We Are L.A. Unified

Dr. Pamela R. Maddox, assistant principal of 32nd Street USC Performing Arts Magnet, where cardinal and gold buttons and caps proudly adorn offices and classrooms, acknowledged:

“A lot of our kids go to UCLA,” she said.

Despite the school’s Trojan affiliation, the news comes as little surprise given the focus on preparing students for college. Pamela and the principal Ezequiel Gonzalez have emphasized that academics do not end with the awarding of a high school diploma. Some 85 percent of the school’s graduates progress to post-secondary education.

“Our expectation is that they will go to college,” said Pamela, whether in Westwood or elsewhere.

To enforce that goal, it helps that the magnet, which has an enrollment of 1,044 students from first grade through high school, is located at the northern end of the USC campus.

“Every day, our students watch USC students go from dorm to class,” said Pamela. Many fraternities and sororities provide volunteers. “From kindergarten through high school, our kids are interacting with college students,” noted Ezequiel.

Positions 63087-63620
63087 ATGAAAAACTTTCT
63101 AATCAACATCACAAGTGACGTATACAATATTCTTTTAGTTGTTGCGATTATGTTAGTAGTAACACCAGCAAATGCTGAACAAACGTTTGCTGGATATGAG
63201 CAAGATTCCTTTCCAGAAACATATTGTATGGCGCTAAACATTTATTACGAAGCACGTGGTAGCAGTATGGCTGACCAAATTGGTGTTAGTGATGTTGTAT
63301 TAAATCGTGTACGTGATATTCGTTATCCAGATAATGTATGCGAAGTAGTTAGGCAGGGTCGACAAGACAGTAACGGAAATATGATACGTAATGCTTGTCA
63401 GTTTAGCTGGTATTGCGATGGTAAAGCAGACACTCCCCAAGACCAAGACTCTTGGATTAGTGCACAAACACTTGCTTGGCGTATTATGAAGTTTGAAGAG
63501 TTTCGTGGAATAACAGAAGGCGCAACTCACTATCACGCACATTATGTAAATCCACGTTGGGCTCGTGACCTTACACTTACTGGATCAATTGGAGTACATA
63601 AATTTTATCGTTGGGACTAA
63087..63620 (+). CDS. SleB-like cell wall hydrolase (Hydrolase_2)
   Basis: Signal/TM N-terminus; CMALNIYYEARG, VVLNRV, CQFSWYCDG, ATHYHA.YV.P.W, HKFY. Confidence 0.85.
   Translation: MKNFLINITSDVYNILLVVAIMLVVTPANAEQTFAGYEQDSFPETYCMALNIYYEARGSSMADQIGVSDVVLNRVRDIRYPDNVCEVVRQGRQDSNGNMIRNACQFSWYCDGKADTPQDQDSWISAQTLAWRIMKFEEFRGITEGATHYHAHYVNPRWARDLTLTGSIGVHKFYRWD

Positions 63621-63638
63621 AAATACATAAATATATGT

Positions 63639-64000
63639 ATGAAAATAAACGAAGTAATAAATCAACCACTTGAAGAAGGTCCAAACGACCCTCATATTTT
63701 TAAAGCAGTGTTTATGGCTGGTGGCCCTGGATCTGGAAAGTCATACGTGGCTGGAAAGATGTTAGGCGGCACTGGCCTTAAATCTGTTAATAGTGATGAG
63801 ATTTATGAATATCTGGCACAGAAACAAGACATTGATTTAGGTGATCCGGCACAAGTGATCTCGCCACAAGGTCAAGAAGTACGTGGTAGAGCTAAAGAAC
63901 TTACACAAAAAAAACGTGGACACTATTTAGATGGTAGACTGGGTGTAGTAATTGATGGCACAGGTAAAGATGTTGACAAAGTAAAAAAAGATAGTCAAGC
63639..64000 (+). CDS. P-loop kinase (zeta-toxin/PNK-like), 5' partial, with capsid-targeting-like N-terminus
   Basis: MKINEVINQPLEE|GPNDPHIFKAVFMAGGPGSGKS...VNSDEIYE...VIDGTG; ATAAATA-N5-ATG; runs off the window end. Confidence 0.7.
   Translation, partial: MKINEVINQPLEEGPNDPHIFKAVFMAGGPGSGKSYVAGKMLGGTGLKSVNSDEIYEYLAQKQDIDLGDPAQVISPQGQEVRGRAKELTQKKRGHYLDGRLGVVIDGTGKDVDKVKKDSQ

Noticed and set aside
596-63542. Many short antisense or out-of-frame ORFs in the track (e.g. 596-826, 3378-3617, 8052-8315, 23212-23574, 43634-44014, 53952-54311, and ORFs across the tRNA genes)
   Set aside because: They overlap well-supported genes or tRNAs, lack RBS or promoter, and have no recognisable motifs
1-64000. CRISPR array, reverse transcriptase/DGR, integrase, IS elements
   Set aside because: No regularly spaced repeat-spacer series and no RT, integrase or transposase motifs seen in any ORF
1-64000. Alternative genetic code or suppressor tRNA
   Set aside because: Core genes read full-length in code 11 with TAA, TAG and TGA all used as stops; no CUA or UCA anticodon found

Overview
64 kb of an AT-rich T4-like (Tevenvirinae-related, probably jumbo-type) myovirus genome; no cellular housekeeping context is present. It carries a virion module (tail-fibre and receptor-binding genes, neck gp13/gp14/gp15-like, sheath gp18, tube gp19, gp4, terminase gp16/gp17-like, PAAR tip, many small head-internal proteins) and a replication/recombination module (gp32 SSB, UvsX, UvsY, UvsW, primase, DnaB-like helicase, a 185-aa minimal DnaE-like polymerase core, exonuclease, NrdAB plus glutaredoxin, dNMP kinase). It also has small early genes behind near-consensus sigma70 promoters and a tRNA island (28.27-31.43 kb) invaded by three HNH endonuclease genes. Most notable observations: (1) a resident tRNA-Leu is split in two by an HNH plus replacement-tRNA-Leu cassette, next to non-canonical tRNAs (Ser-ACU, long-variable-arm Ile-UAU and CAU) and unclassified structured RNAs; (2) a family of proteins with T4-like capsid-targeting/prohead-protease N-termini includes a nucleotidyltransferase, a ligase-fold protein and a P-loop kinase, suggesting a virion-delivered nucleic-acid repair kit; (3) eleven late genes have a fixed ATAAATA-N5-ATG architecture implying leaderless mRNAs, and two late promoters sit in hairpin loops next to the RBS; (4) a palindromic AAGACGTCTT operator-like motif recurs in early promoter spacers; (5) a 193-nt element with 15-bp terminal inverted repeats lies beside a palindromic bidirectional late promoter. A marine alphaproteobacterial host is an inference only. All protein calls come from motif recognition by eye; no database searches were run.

The school not only draws kids from the surrounding neighborhood, but from far reaches of the city as well. For instance, one group of students arrives from the San Fernando Valley by bus; another group travels the same way from Gardena.

Two years ago, the magnet added a rigorous arts education component to its traditional STEM (Science, Technology, Engineering, Math) curriculum. The effect on students and the school has been profound.

“When you merge STEM and the arts, you’re developing more of a well-rounded student,” noted Ezequiel.

Pamela said that in this system students can take film production, filmmaking, and cartoon animation. “It’s allowed us to offer new and innovative courses.”

According to Ezequiel, about half of the student population remains at the school from first grade through the end of high school. Most of the reduction occurs between eighth and ninth 

“Some students want a more comprehensive high school experience,” said Ezequiel. “Friday night football games and so on.”

By contrast, 32nd Street has no baseball or football teams, and the basketball squad practices on a blacktop playground, shooting at baskets with wooden backboards. Still, there are clear benefits to staying 12 years at the school.

“They’ve been here so long, we get to know them and their families,” said Ezequiel.

--Thomas Waldman

To nominate a teacher, student, employee or volunteer, send an email to Thomas.Waldman@lausd.net, or call 213-241-6766. To see more profiles on the Distirct's website, go to http://bit.ly/1Fp25bG